Your graduate show at Goldsmiths dealt with the angst of motherhood. Do you think this is something that is whipped up by our culture, or quite a natural feeling?
A lot has been written about maternal ambivalence or the way that mothers (and other primary caregivers) struggle with the contradictory feelings that they have towards the infants in their care. Childhood psychologists would say this is a natural and necessary part of “good enough mothering”, but it is the source of great angst for most of us, I think. A relationship with a developing child is one that is in continual flux, always altering and shifting. For most parents, the emotional bond with a child is one of the most intense attachments in life, but woven in with the joy is a constant premonition of the loss that will come.
I also think that, especially in our society, the position of mother is economically, socially and politically contradictory at the deepest level. For a very long time now we have lived in a paradoxical situation where the work of social reproduction and caring for children (and adults), although essential for the continuation of life itself, is not valued at all.
You told me before that humour plays a big role in the work. How do you think humour and angst play off against one another?
Humour can be a really effective way to present difficult things like angst, so that we can actually bear to look at them. But it can also be a very good coercion strategy that helps to mask the cracks! I was thinking about how this is played out in popular representations of mothers in film and TV. I love the figure of Elastigirl from The Incredibles, for example.
The joke that elasticity is the one superpower that I could really use as a mother is not lost on me. But after a while it feels as if we are complicit in some kind hypersexualized, neo-liberal reworking of the perfect housewife. No one asks why we should be the ones who have to do all the stretching in the first place. So, it is great to see a trend towards representations of mothers that disrupt the maternal ideal and shed light on the frustration and anxiety we really feel. An example would be Sharon Horgan’s depictions of motherhood in Catastrophe and Motherland.
Your more recent work looked at angst surrounding the body—illness, tumors and spreading biological forms—contrasted against the clean forms of the hospital…
My interest in sick bodies and microbiology has been there for a while. Mostly, again, in relation to being a mother and the anxiety we feel about trying to keep our children healthy and caring for them when they are sick. On another level, I have been increasingly interested in the idea of the non-human—the way that we are in fact not one living thing, but a whole host of organisms that are proliferating and growing away. Part of our anxiety comes from trying to maintain a sense that we are separate entities in control of nature. We continually try to achieve some kind of sanitized, germ-free zone around ourselves.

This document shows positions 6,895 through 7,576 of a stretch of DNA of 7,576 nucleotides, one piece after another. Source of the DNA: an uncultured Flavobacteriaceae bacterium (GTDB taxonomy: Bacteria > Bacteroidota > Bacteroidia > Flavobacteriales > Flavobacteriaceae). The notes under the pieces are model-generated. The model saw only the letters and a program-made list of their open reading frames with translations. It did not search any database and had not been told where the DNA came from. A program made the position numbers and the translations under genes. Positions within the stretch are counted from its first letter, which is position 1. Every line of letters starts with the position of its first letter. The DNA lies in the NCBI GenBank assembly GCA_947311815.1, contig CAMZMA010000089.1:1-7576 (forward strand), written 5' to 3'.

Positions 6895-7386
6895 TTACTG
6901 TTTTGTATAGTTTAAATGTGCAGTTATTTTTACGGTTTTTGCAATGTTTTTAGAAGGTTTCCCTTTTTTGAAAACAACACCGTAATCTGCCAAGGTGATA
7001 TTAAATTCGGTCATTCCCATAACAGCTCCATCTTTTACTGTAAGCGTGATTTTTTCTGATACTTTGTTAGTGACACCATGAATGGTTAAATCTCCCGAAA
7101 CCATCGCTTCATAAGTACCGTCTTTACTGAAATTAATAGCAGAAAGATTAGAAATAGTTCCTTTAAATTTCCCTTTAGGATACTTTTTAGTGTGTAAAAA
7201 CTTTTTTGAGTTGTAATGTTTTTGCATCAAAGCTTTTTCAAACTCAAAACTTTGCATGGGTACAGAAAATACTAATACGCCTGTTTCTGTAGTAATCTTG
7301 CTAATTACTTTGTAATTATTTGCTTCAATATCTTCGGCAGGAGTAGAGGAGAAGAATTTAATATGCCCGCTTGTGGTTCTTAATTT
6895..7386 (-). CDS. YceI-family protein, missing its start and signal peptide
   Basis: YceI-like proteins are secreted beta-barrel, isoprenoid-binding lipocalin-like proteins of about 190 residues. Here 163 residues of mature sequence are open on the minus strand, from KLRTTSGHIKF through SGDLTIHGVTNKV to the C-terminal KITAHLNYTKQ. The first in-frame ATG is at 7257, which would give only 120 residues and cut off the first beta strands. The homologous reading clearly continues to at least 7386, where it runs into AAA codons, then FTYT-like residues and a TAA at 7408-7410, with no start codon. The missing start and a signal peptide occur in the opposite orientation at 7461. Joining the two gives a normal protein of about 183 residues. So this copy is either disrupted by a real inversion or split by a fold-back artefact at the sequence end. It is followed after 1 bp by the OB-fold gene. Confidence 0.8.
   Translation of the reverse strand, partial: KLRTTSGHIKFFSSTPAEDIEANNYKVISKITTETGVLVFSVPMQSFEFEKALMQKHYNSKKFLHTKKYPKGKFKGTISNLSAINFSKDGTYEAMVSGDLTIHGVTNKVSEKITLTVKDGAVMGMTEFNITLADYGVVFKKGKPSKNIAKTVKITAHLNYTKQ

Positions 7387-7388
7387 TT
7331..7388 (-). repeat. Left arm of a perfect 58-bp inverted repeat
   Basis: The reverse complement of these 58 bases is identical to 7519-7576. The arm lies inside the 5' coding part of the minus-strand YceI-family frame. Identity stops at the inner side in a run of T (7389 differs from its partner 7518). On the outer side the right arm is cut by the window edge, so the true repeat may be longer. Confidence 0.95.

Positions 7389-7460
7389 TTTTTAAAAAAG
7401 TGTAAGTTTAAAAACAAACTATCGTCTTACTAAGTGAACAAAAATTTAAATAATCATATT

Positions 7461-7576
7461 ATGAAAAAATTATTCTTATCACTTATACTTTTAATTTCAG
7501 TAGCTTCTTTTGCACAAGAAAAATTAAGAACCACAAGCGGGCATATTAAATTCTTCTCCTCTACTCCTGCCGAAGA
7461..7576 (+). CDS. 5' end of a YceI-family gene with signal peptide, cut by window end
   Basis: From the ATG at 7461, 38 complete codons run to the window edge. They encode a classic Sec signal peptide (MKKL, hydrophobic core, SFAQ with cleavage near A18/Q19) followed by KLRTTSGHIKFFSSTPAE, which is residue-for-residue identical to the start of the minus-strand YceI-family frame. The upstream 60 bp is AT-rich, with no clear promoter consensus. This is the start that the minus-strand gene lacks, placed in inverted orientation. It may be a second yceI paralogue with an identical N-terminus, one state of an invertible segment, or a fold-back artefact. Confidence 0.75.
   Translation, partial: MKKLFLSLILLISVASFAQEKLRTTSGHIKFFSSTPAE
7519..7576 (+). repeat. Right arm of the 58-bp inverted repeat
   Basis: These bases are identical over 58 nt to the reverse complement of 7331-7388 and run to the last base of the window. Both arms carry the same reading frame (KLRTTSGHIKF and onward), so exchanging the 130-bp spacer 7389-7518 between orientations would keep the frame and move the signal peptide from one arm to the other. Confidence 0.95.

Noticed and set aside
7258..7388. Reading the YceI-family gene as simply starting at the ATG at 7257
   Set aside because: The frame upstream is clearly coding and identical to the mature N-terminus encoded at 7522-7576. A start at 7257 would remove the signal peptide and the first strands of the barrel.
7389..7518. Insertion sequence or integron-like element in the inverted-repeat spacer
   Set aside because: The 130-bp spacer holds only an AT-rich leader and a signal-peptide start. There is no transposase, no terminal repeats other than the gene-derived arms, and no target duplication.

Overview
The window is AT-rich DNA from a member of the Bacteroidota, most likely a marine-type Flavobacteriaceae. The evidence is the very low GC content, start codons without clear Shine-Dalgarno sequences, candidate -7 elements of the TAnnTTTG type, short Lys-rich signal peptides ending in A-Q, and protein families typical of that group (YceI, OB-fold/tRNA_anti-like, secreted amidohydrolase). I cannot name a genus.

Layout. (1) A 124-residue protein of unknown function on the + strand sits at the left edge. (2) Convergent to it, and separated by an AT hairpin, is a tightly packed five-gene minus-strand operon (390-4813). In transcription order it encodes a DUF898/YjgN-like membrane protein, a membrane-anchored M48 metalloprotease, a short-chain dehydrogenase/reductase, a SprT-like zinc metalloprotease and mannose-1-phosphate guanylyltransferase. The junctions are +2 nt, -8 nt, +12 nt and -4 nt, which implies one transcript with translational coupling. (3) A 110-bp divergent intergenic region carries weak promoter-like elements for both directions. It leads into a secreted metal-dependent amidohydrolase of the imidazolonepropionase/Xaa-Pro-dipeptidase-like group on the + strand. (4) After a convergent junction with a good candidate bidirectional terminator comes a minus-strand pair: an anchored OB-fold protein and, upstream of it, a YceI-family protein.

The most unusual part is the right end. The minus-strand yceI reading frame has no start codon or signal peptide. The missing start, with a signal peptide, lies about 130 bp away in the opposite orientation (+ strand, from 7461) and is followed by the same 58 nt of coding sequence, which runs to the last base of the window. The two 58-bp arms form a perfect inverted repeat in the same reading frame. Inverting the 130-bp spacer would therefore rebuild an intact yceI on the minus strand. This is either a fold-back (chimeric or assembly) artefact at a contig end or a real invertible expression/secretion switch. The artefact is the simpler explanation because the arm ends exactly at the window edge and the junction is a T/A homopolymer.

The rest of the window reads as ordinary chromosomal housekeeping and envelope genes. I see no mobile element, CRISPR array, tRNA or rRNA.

Another very significant influence has, of course, been my experience of cancer. I recently finished a year of cancer treatment and I think I was very much making sense of the trauma of that process during the residency. The contrast between the unyielding hardness of the hospital surfaces and the raw vulnerability of skin and bodily functions seemed to sum up something of how it feels to be in the treatment machine.
“It seems crucial that we talk about the reality of cancer, especially since it’s such a common experience”
The experience of motherhood and battling cancer is quite clouded in our culture; we don’t tend to share all the details. Do you think, in suppressing openness around this, we allow for angst to build up?
I don’t think that suppressing or holding things in ever relieves worry or anxiety. In the absence of another voice I think it’s our tendency to create our own fantasy (or nightmare) scenario and distort reality. In the case of cancer there is very good evidence to suggest that stress is a causal factor and then the process of diagnosis and treatment is hugely stressful. So, it seems crucial that we talk about the reality of cancer, especially since it’s such a common experience and because there are still so many myths and misunderstandings surrounding the condition.
Your use of scale feels cinematic in some ways—it can be difficult to tell if you’re looking at something really big, or small in close-up. How do you feel this emphasizes the mood in your work?
I think the scaling up sometimes has the effect of slowing things down or creating a kind of sense of suspension and stillness—or maybe unreality. I hope that it can sometimes create a sense of surprise or threat. I’m trying to get to a place where the viewer is not quite sure what they are looking at or is disconcerted in some way, and so my aim (for some of the work at least) is for it to oscillate between the micro and macro and also the abstract and the representational.
In terms of content I also want to shine a light on the teeming life that is going on in plain sight all the time. I find that notion kind of horrific and destabilizing, but I also think it’s a really exciting paradigm shift—this thinking beyond the human.